Systems Recipes - Issue #10

Systems Recipes

Hello there and Happy New Year! We’re back for a new edition of Systems Recipes 🙏

This issue is focused on all the things that go wrong when the network is not reliable. With systems sprawling across multiple machines, it’s easy to run into unintended and sometimes unexplainable behaviour when communication is intermittent or completely partitioned.

As always, we’ve included our three top pieces of reading around network failures. We hope you enjoy it!


The Network is Reliable

Network infrastructures can get extremely complex, especially when your network fabric is distributed and interconnected between regions and continents.

Data on how often these types of network failures occur are patchy at best, even to this day. The range of failures are also really wide, from typical hardware failure, misconfiguration, cable interference, shark attacks and much more.

This article by Bailis and Kingsbury goes into some case studies from companies such as Google, Microsoft and Amazon on the types of network failures they’ve seen and in some cases, how they’ve impacted the software they’ve developed as a result to be more partition tolerant.

The Network is Reliable

Network reliability matters because it prevents us from having reliable communication, and that in turn makes building distributed systems really hard. (Fallacy #1 in Peter Deutsch’s ‘Eight fallacies of distributed computing‘ is ‘The network is reliable’).

Google's Networking Incident in June 2019

Google has frequently touted the power of their petabit scale networking, building products like Google BigQuery and Spanner which eschew traditional database and networking tradeoffs when it comes to Consistency/Availability/Partition Tolerance.

In June 2019, Google had an outage across Google Cloud, GSuite and YouTube due to a network misconfiguration and software bug on their datacenter software/networking control plane. This caused the networking systems to withdraw BGP sessions and drastically reduce networking capacity.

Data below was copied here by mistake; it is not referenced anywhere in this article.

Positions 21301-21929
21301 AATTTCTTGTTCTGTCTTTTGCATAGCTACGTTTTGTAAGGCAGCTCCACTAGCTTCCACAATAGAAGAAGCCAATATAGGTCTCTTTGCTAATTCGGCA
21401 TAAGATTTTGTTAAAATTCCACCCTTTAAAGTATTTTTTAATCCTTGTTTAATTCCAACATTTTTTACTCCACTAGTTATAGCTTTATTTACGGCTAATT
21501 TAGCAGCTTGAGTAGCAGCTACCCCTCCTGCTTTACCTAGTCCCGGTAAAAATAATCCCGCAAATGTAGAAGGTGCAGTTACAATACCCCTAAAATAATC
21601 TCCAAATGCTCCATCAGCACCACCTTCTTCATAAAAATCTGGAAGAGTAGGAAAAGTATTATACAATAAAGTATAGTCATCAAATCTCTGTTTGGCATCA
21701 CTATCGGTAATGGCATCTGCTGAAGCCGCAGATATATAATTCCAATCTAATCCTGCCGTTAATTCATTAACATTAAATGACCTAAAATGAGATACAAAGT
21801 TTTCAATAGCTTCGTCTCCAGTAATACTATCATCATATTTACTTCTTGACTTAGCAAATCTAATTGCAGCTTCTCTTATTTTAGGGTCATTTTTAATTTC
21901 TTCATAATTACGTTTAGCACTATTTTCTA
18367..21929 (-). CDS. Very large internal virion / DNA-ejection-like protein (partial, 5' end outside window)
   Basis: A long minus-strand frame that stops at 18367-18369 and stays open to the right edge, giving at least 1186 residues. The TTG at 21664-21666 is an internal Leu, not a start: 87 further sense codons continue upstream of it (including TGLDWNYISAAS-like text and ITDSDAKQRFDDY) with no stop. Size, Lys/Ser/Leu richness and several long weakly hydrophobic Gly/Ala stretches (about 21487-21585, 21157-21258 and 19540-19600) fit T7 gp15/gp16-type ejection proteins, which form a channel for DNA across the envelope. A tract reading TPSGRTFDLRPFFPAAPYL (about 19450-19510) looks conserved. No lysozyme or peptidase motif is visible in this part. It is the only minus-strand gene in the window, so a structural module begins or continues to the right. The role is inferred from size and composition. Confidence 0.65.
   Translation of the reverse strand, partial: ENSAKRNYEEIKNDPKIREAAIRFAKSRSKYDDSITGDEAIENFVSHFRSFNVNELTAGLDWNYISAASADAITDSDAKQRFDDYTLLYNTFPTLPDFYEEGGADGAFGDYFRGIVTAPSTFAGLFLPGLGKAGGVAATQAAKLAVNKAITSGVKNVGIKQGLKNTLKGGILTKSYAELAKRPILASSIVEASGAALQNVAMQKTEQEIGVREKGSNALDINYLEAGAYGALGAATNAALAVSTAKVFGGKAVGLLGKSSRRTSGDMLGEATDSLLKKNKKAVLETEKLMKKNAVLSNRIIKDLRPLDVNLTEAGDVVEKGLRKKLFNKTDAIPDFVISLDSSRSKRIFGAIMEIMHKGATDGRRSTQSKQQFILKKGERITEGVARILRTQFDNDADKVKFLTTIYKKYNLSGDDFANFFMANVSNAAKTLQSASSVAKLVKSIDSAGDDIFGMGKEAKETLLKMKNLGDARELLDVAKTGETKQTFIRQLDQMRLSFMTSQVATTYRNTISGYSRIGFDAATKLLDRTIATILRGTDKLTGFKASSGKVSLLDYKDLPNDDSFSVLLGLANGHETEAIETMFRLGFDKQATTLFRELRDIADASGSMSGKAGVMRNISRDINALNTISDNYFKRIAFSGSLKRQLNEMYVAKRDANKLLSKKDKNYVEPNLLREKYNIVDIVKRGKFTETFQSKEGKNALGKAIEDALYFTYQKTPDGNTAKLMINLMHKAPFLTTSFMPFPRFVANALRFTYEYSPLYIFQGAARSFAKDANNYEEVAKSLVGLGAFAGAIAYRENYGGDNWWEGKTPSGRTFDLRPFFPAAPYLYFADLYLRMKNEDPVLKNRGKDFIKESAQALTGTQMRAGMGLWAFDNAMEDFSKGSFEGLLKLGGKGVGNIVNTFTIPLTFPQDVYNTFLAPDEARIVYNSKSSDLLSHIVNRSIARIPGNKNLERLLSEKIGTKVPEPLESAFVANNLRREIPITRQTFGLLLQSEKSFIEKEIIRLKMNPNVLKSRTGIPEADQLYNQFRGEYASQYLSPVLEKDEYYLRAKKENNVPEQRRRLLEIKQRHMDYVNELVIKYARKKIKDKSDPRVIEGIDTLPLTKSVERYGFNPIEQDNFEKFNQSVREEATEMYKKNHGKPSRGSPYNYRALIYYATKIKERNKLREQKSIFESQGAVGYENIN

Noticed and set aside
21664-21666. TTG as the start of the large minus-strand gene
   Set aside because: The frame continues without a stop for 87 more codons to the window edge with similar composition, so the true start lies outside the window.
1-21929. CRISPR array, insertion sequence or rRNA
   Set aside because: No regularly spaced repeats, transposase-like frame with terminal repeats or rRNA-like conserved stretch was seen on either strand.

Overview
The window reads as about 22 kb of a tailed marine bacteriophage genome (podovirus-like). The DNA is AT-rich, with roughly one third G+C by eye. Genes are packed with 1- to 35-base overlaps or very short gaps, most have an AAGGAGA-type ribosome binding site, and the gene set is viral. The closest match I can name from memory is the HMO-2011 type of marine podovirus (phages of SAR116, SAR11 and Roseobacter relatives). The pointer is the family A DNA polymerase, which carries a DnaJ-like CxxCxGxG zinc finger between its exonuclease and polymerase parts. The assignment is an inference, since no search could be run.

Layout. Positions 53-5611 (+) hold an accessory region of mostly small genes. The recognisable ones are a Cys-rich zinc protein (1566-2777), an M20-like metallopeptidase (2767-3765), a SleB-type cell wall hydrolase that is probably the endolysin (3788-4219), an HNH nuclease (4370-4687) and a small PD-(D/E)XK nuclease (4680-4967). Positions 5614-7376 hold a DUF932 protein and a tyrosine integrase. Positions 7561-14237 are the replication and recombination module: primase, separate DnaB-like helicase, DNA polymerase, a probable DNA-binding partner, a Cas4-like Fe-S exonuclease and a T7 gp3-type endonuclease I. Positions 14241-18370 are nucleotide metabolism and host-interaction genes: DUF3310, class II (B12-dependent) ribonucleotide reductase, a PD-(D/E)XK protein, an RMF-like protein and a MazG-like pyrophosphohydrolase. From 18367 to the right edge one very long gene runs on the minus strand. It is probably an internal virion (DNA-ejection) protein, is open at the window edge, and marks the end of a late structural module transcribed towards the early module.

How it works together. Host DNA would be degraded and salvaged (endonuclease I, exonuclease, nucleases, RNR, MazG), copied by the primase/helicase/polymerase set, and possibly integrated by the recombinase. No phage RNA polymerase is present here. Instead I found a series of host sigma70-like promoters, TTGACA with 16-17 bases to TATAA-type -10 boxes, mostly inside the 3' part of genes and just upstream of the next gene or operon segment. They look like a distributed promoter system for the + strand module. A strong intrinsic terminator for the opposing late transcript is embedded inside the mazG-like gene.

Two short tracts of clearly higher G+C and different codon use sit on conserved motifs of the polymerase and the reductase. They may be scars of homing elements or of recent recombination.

Google Cloud Networking Incident #19009

On Sunday 2 June, 2019, Google Cloud projects running services in multiple US regions experienced elevated packet loss as a result of network congestion for a duration of between 3 hours 19 minutes, and 4 hours 25 minutes.

Whilst the incident report is light on internal system level failures, it does highlight a key failure scenario. Internal tooling (especially configuration and monitoring tools) are competing for the same networking capacity, so when there is a catastrophic failure, the ability to investigate and recover is also hampered by congestion.

Why are Distributed Systems so hard? A network partition survival guide!

This talk by Denise Yu does a fantastic job explaining why distributed systems are so hard (and as an added bonus, has lots of hand drawn cats!).

The talk takes you all the way from the beginning, explaining why systems are more and more distributed, the fallacies of distributed computing and diving into systems like RabbitMQ and Kafka, explaining how they manage the uncertainty created during a partition event.

Why are distributed systems so hard?

Distributed systems are known for being notoriously difficult to wrangle. But why? This talk will cover a brief history of distributed databases, clear up some common myths about the CAP theorem, dig into why network partitions are inevitable, and close out by highlighting how a few popular open source projects manage the uncertainty created during a partition event.